The Grinch – the ’60s animated TV version, true to Dr. Seuss’ words and other-wordly visuals- was a family tradition for me growing up and even as I got to be reading adult novels and reference books, was a reminder of how much those Seuss books entertained me and made me want to read on my own. I still feel curiously happy when walking past a rack with hardcovers of it, Green Eggs and Ham, Hop on Pop and the like. Subconsciously I guess it harkens me back to one of the happy times in my young childhood; consciously it pleases me to know that kids today are still learning to love reading and words through his rhymes just like I did.

I’ve seen many good adaptations of A Christmas Carol, but I go with the lists I mentioned in adhering to the ’51 version as the definitive one. Sure it’s B&W, the sound a little tinny and the special effects, Scrooge flying through the ghost-ridden air and so on, are cheesy but its tough to beat the charm of Sim as the changed man on Christmas morning or not to break out laughing at the frightened maid who encounters a freak of nature – a singing, cheerful Ebenezer Scrooge! Of course, the real reason it perhaps is my pick of the many is that it was for years a Christmas Eve tradition for my Mom and I to watch it. It would be quite a letdown if no station was running it!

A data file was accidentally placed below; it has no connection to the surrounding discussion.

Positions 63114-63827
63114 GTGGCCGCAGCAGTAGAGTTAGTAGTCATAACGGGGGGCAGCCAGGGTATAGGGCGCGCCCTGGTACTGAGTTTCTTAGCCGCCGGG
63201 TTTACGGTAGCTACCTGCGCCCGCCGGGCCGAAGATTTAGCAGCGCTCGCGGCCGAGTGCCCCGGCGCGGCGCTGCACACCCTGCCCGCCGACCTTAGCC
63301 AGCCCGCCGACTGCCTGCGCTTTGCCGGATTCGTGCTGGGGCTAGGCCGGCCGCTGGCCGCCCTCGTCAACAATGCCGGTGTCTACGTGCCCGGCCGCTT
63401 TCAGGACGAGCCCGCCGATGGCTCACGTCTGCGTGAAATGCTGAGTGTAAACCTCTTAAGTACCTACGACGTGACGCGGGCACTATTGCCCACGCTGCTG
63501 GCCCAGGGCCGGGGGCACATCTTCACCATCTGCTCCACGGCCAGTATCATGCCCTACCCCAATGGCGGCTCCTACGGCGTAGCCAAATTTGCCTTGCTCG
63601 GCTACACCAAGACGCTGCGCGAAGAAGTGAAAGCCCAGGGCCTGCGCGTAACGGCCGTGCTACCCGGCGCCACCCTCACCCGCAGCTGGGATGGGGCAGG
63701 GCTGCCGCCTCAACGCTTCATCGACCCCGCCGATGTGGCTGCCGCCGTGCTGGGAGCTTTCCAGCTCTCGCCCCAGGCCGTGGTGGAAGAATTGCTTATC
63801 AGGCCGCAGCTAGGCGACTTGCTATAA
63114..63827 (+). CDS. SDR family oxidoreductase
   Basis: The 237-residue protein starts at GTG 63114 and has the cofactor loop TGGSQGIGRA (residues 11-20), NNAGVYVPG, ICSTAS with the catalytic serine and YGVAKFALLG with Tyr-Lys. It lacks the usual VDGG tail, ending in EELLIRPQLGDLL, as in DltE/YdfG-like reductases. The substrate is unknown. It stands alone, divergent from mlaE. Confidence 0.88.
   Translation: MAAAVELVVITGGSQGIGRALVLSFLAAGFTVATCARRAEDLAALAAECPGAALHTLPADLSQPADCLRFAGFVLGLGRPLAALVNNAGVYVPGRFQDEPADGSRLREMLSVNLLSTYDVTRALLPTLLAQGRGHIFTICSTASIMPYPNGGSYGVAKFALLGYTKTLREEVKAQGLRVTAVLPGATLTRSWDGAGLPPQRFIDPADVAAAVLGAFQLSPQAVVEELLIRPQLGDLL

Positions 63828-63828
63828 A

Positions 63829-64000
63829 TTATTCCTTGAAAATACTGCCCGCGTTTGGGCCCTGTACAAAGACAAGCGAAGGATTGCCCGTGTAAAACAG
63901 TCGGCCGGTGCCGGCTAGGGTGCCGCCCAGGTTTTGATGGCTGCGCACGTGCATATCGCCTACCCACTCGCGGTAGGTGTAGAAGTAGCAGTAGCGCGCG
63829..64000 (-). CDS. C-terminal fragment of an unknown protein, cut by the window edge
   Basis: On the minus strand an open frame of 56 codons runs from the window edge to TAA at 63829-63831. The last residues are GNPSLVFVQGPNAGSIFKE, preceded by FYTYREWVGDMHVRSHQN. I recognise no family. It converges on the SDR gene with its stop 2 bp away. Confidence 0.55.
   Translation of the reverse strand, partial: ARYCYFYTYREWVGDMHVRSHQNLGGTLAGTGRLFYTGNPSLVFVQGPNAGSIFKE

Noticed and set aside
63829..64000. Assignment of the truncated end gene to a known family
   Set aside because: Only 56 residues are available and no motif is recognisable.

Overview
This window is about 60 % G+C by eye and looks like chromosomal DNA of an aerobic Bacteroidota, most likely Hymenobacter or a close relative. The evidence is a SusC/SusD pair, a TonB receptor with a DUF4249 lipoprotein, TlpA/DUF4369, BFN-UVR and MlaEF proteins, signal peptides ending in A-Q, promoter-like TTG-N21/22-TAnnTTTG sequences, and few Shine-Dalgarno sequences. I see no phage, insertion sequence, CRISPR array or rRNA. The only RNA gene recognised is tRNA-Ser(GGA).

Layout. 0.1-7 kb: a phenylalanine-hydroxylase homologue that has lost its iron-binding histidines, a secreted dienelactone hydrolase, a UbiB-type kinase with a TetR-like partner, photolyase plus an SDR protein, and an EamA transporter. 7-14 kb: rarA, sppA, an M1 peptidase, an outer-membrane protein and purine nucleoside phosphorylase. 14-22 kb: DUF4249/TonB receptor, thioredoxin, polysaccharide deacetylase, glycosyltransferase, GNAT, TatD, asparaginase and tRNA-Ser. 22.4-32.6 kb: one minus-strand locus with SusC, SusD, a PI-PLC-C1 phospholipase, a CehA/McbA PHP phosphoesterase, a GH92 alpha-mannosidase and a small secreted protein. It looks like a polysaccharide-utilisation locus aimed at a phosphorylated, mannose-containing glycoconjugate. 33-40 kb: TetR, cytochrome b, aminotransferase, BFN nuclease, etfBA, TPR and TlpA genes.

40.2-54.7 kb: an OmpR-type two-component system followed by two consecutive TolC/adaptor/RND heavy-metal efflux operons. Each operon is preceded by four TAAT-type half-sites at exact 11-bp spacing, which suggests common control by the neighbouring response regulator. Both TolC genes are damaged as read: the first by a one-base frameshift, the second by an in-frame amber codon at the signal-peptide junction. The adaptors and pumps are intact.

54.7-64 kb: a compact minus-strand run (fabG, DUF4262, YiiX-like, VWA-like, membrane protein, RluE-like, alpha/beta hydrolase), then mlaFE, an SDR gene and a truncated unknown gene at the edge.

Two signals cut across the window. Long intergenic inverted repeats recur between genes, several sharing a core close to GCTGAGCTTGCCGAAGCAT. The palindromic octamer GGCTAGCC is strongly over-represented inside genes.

It’s A Wonderful Life is wonderful, plain and simple. It never hurts to be reminded of how we impact those around us more than we know, or how doing the right thing will get noticed and eventually be returned to you. I don’t think I saw it until I was in my 20s, but now not a year goes by without watching it with loved ones.

Love Actually is a bit of a variation. I first saw it at a local library mid-summer, during a thunderstorm. And of course that’s not all together unreasonable. It’s more of a romcom than straight ahead Christmas flick; it just happens to revolve around all those intertwined stories happening at Yule time. Since it came out 15 years back, there’ve been a slew of movies which have imitated its entanglement of storylines, but none I’ve seen do it as well. As a music fan, I’ll forgive it for making Mariah Carey richer still by re-popularizing “All I Want For Christmas Is You” because, hey has there ever been a cuter kid than little Sam playing drums watching the love of his life, 12 year-old Joanna, belt it out on stage at the school pagent? Besides, it makes up for that “digression” with the knowing cynicism of Billie Mack and his laughably honest assessment of his “crass” Christmas single as being crap! There are a hundred things that make me laugh every time I see it, from the kids’ dismayed “We hate uncle Jamie!” when he takes off from the house without dropping off presents to the intentional juxtapositioning of the shy, bland conversation of John and Judy with the X-rated sex scene they’re supposed to be filming. Speaking of, it’s a classic you really want to have the DVD of… TV is prone to cut out their whole storyline and edit some other parts so much as to make it almost unrecognizable.